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Saturday, July 13, 2024
The Turner Report: America, Trump and the price of NOTL real estate

Who hasn’t stood on the river bank and stared across at Fort Niagara?

In Niagara-on-the-Lake, America is close. No wonder so many from New York state and beyond trek here. They love us. We’re quaint. Besides, they have disposable income.

Maybe that’s because it’s so much cheaper to be an American. At least when it comes to housing.

The NOTL-Youngstown comparison is stark. OK, they lack politically incorrect horses, a fancy “lord” mayor or streets that look like a Mercedes storage facility. But it’s instructive to ask why the average selling price was $290,000 ($387,400 Cdn) there last month and $1.123 million here.

In Youngstown, the median listing price is down 34 per cent in the past year. Prices actually fell a whopping 10.8 per cent in May. It is, absolutely, a buyer’s market.

In the States, as you know, people can sign up for 30-year loans. Plus there’s the chance of interest deductibility. Oh, yeah, and Trump.

Over here we’ve had 10 interest rate hikes, one small reduction and only a minimal change in local prices. In fact, the latest listings are hard to choke down — almost $6 million for the funeral home on Regent, being sold as ripe for redevelopment (they tell me the operation is relocating not, ahem, croaking), $4 million for a lavish house on a skinny lot in Old Town and well over $5 million for a dated place on a big lot near the NOTL Golf Club.

Despite that, says local Bosley agent Marilyn Francis, “We’re certainly in a buyer’s market at this time.”

The big deal, as mentioned here last week, is the cost of money.

“While there was some anticipation the initial move to bring down rates would help to increase buyer confidence,” Francis adds, “the quarter-point reduction didn’t have a noticeable impact, even with the speculation of further rate cuts to follow.”

Indeed. A nothingburger. 

More rate cuts should come. TD economists just forecast decent growth prospects going forward. StatCan says income gains are running well ahead of inflation — which the Bank of Canada swears will soon be back in its 2 per cent range.

So things should get peachy, even for the multi-million-dollar sellers.

Or maybe not. Let’s look back across the river, because the time between now and November could bring surprises — and may already be what’s kicking the stuffing out of American homebuyer confidence.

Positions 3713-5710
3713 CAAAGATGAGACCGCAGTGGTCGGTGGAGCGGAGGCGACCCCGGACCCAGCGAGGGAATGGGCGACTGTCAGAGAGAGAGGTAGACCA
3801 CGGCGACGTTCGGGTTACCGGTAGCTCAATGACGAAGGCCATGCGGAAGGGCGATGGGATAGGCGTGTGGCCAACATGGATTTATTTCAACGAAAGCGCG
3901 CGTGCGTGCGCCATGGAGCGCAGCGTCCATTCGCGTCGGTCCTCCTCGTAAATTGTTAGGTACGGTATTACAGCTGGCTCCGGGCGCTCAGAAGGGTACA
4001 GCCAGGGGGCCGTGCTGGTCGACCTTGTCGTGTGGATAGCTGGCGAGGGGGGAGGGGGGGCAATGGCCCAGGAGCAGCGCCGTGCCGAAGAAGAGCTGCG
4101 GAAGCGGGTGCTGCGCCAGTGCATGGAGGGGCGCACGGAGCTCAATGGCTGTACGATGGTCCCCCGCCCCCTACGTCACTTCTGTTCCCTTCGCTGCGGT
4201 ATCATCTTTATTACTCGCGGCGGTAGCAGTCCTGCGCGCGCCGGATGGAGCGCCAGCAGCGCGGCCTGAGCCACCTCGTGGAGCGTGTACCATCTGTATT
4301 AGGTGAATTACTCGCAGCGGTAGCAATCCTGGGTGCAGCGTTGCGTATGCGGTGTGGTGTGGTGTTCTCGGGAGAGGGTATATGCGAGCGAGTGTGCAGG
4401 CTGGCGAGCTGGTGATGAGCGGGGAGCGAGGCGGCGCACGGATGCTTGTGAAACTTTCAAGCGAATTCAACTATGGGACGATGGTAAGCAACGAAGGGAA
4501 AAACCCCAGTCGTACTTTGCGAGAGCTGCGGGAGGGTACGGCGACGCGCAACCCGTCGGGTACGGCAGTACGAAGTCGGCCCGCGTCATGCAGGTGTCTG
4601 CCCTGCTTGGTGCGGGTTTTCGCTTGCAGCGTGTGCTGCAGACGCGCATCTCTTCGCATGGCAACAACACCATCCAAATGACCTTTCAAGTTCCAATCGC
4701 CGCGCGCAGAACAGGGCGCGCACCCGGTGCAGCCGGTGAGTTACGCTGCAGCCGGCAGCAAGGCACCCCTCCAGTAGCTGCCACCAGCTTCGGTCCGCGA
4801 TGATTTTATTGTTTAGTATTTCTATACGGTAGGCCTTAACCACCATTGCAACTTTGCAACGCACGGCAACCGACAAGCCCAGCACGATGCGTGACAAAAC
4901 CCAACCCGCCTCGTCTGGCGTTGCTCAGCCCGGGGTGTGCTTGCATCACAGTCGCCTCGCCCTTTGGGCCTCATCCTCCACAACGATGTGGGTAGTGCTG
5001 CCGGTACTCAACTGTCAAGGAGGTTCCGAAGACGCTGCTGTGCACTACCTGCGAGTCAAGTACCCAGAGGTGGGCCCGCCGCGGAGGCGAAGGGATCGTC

Yeah, the orange guy. 

Trump, despite being a felon and grifter, is competitive with Joe Biden (big debate tonight) and has recently raised a boatload of money.

In line with the populist sentiment sweeping Europe, Trump believes in nationalism and protectionism, with avowed intent to impose tariffs and duties on all imports. There are also concerns he’ll do to the Fed what he did to the Supreme Court, and engineer a stimulative rate drop.

All of this, says Scotiabank’s chief economist, would be very inflationary while depressing the economy (global trade works, protectionism doesn’t) and whack Canada hard. Like, a job-sucking recession. Interest rates here, a recent bank report suggested, could rise almost 2 per cent. The combination of trade woes and swelling money costs would be bad news for residential real estate.

It’s not like Trump would put a wall down the Niagara River, but he might as well. Never in history have nationalist economic policies (in this case “America first”) had a good outcome. Costs go up. So do prices and profits. Trade takes a hit. And Trump’s planned tax breaks would hike the breathtaking USA debt.

This isn’t political. It’s math. And a threat. So, you might wish to have a word with those nice visiting folk while they suck down an ice cream on Queen Street.

Garth Turner is a NOTL resident, journalist, author, wealth manager and former federal MP and minister. Email: garth@garth.ca.

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